In this time of change, and uncertainty, and monotony, I have to remind myself daily that I am “fearfully and wonderfully made.” I have to tell myself, You are enough.

I am blessed with a precious dog named Lorelai. I got her three weeks after we had to put my sweet dog of 16 years to sleep. I didn’t think I was ready for another dog, but I perused the Nicholas Pet Haven facebook page daily. I enjoyed looking at the animals, and prayed they all would find good homes.

And then one day, out of the blue, it happened. The moment I saw her big brown eyes, I knew we were meant for each other. The day I picked her up, she was tiny! Probably four pounds soaking wet. She had a rash on her head, and kind of looked like a “hot mess.”

I took her home, and before I went to bed, put her in the crate. Her cries and yowling were more than I could bear, so I got up, took her out of the crate, and laid her across my chest. And that is how she slept for the first few months of her life.

I might have been the one who saved her, but in many ways, she saved me. At a time when I was filled with sadness, I was rescued by a sweet and feisty dog. Lorelai lives her life being happy. It’s a state of mind. She didn’t learn it or have to learn to fake happiness. She simply is.

I rarely have to scold Lorelai, but when I do, she’ll jump up on me, or even jump on top of the table to look me in the eye. She paws me, and smiles (she literally smiles all the time) and wags her tail. And it’s all in an effort to say, “Please love me. I’m a good girl. Please love me.”

All she wants is love and adoration. And what a small thing to give this precious creature who has loved me and adored me unconditionally. She has taught me to never, ever throw people away. Never give up on others. Give them time. Pray for them. And continue to believe in them. They may see things differently from you, but that’s where the beauty lies. As different as we all are, we have a whole lot of “sameness.”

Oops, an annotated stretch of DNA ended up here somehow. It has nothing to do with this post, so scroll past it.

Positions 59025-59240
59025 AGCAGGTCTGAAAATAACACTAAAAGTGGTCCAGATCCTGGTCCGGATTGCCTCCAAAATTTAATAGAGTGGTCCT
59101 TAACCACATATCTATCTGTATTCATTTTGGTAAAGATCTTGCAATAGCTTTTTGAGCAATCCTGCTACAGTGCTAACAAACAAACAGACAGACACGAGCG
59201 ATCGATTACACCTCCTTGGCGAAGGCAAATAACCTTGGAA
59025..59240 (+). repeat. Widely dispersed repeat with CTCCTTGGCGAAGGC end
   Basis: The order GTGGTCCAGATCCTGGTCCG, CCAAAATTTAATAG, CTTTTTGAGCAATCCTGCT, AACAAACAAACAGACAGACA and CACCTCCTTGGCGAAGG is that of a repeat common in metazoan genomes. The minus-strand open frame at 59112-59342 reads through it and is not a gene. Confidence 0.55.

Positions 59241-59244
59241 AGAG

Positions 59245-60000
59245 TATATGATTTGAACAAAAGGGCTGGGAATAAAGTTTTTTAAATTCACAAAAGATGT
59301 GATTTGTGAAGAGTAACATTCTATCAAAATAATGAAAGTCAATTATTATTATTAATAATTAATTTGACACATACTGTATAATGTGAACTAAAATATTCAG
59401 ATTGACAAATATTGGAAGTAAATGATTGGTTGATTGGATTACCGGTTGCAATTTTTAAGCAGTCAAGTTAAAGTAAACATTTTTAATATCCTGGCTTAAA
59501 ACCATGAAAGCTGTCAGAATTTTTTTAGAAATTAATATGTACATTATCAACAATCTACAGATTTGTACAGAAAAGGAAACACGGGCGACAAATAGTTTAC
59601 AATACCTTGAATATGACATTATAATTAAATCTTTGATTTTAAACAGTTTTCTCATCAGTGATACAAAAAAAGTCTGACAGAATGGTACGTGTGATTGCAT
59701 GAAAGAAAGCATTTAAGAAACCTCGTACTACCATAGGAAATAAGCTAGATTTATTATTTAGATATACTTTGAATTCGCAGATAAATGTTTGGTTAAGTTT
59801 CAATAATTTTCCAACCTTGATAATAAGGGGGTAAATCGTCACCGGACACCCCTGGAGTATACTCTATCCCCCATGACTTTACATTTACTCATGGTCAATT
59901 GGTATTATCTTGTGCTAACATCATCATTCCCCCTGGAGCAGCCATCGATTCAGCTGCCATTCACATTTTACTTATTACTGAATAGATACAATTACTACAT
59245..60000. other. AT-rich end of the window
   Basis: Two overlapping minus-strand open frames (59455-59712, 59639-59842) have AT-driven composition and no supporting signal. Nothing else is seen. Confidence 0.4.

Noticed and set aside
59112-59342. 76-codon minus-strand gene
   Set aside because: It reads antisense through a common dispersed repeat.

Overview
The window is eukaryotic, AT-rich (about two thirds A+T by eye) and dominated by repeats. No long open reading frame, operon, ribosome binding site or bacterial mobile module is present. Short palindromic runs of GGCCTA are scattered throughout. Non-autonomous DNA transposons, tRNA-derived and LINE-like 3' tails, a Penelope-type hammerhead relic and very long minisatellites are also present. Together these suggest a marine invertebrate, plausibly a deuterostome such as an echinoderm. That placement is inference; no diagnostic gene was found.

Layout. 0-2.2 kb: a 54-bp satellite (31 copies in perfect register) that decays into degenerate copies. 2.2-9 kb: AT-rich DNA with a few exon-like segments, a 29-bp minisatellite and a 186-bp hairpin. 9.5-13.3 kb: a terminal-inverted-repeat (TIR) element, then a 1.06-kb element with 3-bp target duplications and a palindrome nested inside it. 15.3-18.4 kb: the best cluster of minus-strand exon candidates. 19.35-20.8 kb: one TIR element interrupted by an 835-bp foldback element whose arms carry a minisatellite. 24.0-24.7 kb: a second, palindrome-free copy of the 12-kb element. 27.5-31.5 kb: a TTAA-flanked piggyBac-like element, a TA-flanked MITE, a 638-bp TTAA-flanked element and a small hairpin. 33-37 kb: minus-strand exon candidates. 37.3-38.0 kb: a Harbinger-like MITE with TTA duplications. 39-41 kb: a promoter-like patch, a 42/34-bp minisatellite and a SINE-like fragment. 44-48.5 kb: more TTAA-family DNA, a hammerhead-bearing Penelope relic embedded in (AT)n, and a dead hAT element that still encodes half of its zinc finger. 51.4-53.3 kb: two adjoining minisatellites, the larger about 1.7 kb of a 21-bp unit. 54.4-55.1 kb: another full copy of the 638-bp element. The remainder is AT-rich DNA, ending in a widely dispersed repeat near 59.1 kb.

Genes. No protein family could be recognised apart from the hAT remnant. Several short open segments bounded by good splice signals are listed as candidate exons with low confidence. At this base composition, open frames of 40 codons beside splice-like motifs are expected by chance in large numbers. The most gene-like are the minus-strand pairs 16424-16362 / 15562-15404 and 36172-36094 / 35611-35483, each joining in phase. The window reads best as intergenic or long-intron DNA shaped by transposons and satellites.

As you go through this life, trying to navigate the many unknowns, the turns in the roads, the disappointments, and even the fears of all that lies ahead, be true to who you are.

And like the breeze, blow softly. And like the rain, fall gently. And when it’s time for you to go, or move on, or adjust to something new, walk away gracefully. The times are a’changing, and we must learn to see through new eyes, listen through more understanding ears, and speak with kinder hearts.

And through all the changes, hold this thought close: Walking away or trying something new isn’t giving up, it’s allowing yourself to grow, and learn, and become better. There are so many things in this life you can’t control or change, but it’s in the wisdom of knowing what to let go of, and when to let go, that you will find your peace.

And my final thought is this: Amidst all the chaos and ugliness of the world, I hope you still believe that it is a beautiful place. Because it is.

When I think of Audrey Hepburn, I think of beauty, class and grace. I love what she said about people, and I hold these words close to my heart:

Remember her words when you see someone whom you consider to be a lost cause.

But remember them also as you look at yourself. You are enough. Value who you are and all the unique and special things about you. And it never hurts to do a little spring cleaning–restore, renew, revive, reclaim, and redeem yourself. Dust off and polish the masterpiece you are.

This is something I try to work on daily. And as much progress as I might make, it seems it’s a never-ending struggle. In this daily quest of renewal and self-acceptance, it is my biggest hope that I’ve said something to inspire you or help you heal from unspoken or unrecognized wounds.

I believe in you. You are beautifully, wonderfully, and fearfully made.

And with each day that passes, I’ll always remember you in the back roads by the rivers of my memory.
And I’ll keep you ever gentle on my mind…